[Images above] Credit: NIST
Researchers led by University of Manchester’s National Graphene Institute and The Pennsylvania State University developed a tunable graphene-based platform that allows for fine control over the interaction between light and matter in the terahertz spectrum to reveal rare phenomena known as exceptional points.
Researchers created a battery designed for the electric grid that locks in energy for months without losing much storage capacity. The battery is first charged by heating it up to 180°C, allowing ions to flow through the liquid electrolyte, then the battery is cooled to room temperature, causing the electrolyte to turn solid and ions to stay nearly still.
Researchers laced carbon nanofibers with iron and found the material demonstrated an enhanced electrochemical performance. This enhancement was attributed mainly to a synergistic effect of the atomic iron and the formation of an iron–nitrogen bond that exposed more active sites to which lithium could adhere.
Researchers at University of Nebraska-Lincoln and University at Buffalo designed the first magneto-electric transistor. To maintain the spin orientation of electrons over relatively long distances, they placed chromium oxide under graphene.
Researchers developed a new fabrication process to combine infrared glass with another glass and form complex miniature shapes. First an arbitrarily shaped 3D cavity is created inside a fused silica glass substrate using femtosecond laser-assisted chemical etching. Then the cavity is filled with another material to create a composite structure.
Researchers developed a method using ultrafast laser lithography to create tunable, crystalline-phase 3D nanostructures. The proposed approach achieved below 60 nm for individual feature dimensions without any beam shaping or complex exposure techniques.
Researchers at University of California, Berkeley achieved negative capacitance in an engineered crystal composed of a layered stack of hafnium oxide and zirconium oxide. By incorporating the material into model transistors, they demonstrated how the negative capacitance effect can lower the amount of voltage required to control transistors.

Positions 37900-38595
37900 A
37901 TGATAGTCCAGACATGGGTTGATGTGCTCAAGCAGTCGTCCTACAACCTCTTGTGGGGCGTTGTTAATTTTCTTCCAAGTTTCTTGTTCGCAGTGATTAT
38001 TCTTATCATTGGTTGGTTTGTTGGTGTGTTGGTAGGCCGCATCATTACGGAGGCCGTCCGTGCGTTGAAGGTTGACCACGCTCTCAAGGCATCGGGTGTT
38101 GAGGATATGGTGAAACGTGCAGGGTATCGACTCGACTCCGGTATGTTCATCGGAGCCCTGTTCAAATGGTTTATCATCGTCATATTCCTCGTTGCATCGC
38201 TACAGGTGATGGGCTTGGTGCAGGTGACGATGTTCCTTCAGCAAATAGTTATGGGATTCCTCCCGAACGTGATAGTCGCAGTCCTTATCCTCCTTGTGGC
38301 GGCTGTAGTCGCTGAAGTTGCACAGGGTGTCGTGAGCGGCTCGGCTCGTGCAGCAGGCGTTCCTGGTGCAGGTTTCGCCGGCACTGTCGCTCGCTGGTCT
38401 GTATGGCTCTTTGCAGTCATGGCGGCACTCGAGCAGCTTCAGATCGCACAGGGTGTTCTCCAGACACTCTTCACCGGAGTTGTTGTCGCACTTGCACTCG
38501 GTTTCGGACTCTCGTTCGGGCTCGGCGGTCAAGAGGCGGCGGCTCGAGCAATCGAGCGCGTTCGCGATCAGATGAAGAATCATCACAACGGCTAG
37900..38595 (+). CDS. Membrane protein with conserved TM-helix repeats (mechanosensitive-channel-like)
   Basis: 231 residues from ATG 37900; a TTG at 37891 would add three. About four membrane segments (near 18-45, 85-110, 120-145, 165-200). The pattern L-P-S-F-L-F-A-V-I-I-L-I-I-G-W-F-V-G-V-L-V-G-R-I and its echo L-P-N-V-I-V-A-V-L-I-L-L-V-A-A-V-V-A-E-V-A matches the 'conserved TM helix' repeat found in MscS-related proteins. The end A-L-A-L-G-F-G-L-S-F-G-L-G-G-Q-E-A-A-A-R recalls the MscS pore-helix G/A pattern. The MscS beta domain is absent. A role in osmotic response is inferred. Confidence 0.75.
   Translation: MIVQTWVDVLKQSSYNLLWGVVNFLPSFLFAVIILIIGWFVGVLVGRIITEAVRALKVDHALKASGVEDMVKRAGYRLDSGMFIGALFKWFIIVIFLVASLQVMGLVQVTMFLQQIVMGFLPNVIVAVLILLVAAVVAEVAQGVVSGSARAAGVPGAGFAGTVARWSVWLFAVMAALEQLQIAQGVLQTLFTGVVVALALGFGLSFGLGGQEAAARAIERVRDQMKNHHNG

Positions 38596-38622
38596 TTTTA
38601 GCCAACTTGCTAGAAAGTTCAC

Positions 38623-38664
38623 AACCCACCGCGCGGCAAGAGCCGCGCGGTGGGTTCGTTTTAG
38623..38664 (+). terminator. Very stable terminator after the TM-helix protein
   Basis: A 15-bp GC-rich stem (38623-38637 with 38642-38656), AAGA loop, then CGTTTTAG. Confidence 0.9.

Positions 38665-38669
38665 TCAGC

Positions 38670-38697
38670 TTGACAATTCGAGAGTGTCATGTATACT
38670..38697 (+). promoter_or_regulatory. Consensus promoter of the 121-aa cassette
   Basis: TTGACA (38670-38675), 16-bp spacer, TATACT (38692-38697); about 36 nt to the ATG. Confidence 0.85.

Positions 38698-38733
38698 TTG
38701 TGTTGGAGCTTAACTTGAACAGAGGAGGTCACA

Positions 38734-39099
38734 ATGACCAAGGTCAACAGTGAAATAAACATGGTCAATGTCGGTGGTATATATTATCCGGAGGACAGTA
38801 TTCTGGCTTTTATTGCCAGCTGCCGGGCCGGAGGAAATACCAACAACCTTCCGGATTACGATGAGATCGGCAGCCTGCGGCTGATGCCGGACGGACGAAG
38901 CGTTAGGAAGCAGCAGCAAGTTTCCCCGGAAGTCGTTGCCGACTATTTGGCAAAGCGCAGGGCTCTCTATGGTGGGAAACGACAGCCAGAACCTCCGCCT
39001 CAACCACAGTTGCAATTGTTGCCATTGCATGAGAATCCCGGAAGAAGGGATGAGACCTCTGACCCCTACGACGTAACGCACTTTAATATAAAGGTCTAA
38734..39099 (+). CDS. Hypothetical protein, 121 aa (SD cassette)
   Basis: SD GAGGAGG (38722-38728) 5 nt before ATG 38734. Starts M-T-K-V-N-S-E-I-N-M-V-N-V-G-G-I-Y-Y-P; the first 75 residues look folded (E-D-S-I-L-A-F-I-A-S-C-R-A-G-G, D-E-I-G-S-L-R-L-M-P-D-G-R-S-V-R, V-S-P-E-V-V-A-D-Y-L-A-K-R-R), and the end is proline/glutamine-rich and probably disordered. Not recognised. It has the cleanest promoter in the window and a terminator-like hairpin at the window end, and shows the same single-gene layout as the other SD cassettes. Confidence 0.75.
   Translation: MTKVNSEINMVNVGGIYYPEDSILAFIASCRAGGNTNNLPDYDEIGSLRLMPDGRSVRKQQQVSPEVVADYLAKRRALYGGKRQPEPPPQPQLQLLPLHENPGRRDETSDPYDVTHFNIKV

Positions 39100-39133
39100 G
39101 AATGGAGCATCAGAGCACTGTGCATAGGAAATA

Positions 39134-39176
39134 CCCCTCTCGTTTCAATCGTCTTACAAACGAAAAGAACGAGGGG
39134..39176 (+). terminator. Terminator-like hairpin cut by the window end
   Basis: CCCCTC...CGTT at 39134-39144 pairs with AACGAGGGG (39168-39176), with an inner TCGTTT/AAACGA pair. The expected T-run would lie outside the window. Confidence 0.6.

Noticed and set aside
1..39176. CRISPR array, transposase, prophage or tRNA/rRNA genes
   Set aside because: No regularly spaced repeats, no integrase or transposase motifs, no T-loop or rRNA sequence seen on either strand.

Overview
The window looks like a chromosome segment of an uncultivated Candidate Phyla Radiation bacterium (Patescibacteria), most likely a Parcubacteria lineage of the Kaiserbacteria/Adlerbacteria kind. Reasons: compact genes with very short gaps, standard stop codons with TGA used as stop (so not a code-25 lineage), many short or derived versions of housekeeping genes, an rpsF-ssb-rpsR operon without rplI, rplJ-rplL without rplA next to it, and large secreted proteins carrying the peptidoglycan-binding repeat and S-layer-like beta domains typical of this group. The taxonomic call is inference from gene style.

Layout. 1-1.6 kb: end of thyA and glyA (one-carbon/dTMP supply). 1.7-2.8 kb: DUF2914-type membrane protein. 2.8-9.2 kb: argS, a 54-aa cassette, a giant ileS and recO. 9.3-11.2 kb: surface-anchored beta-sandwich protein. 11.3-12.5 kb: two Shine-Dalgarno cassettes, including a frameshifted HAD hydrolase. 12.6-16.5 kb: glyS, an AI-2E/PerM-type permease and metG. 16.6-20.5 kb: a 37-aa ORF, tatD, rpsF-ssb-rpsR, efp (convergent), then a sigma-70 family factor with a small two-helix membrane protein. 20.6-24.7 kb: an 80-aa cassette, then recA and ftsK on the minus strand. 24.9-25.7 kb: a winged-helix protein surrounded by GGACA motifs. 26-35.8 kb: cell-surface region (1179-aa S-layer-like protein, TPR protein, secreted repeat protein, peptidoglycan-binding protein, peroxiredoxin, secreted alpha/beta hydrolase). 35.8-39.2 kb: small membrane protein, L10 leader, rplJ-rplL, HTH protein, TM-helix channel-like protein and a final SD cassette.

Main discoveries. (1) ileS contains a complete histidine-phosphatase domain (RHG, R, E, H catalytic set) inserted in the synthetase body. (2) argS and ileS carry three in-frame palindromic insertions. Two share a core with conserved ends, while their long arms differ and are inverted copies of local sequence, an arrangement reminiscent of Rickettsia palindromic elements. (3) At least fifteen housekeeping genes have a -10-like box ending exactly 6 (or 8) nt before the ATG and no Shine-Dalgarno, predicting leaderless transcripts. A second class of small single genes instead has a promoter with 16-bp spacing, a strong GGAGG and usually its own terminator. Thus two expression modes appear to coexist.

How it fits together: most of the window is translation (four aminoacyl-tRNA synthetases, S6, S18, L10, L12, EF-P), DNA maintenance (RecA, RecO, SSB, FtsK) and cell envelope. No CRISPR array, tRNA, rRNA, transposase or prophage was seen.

Researchers investigated the corrosion resistance of alumina ceramics in aqueous nitric acid solutions and found the best circumstances for achieving least amount of ion elution and highest density of alumina ceramics were achieved at the start of the experiment.
Researchers developed a full-function bioelectronic photocell using one molecule of a fluorescent protein attached to a carbon nanotube. When exposed to light, the system can change its electronic properties and operate either as a spotlight or memory cell depending on how the protein is attached to the tube.
Researchers at Kyoto University and Kurume Institute of Technology discovered a scaling law that determines high-order harmonic generation in the solid-layered perovskite material, Ca2RuO4.
The German Aerospace Center Institute of Structures and Design developed a novel design for launcher propulsion system thrust chambers that uses carbon and glass fiber-reinforced polymer composites as well as a new type of ceramic matrix composite.
The next International Commission on Glass workshop for new researchers in glass science and applications will take place June 28–July 2, 2022, in Berlin, Germany, immediately before the ICG Congress. The workshop will follow the aims and format of the ICG Montpellier Summer Schools and is jointly hosted by BAM Berlin and ICG. Register here.
The Japan Fine Ceramics Association published “FC Roadmap 2050 (2021 Edition, English version),” which is a precise translation of the Japanese version published December 2021. The Roadmap consists of two parts: a core part on future ceramic technologies, and a supplement survey for opinions of researchers and engineers from over the world.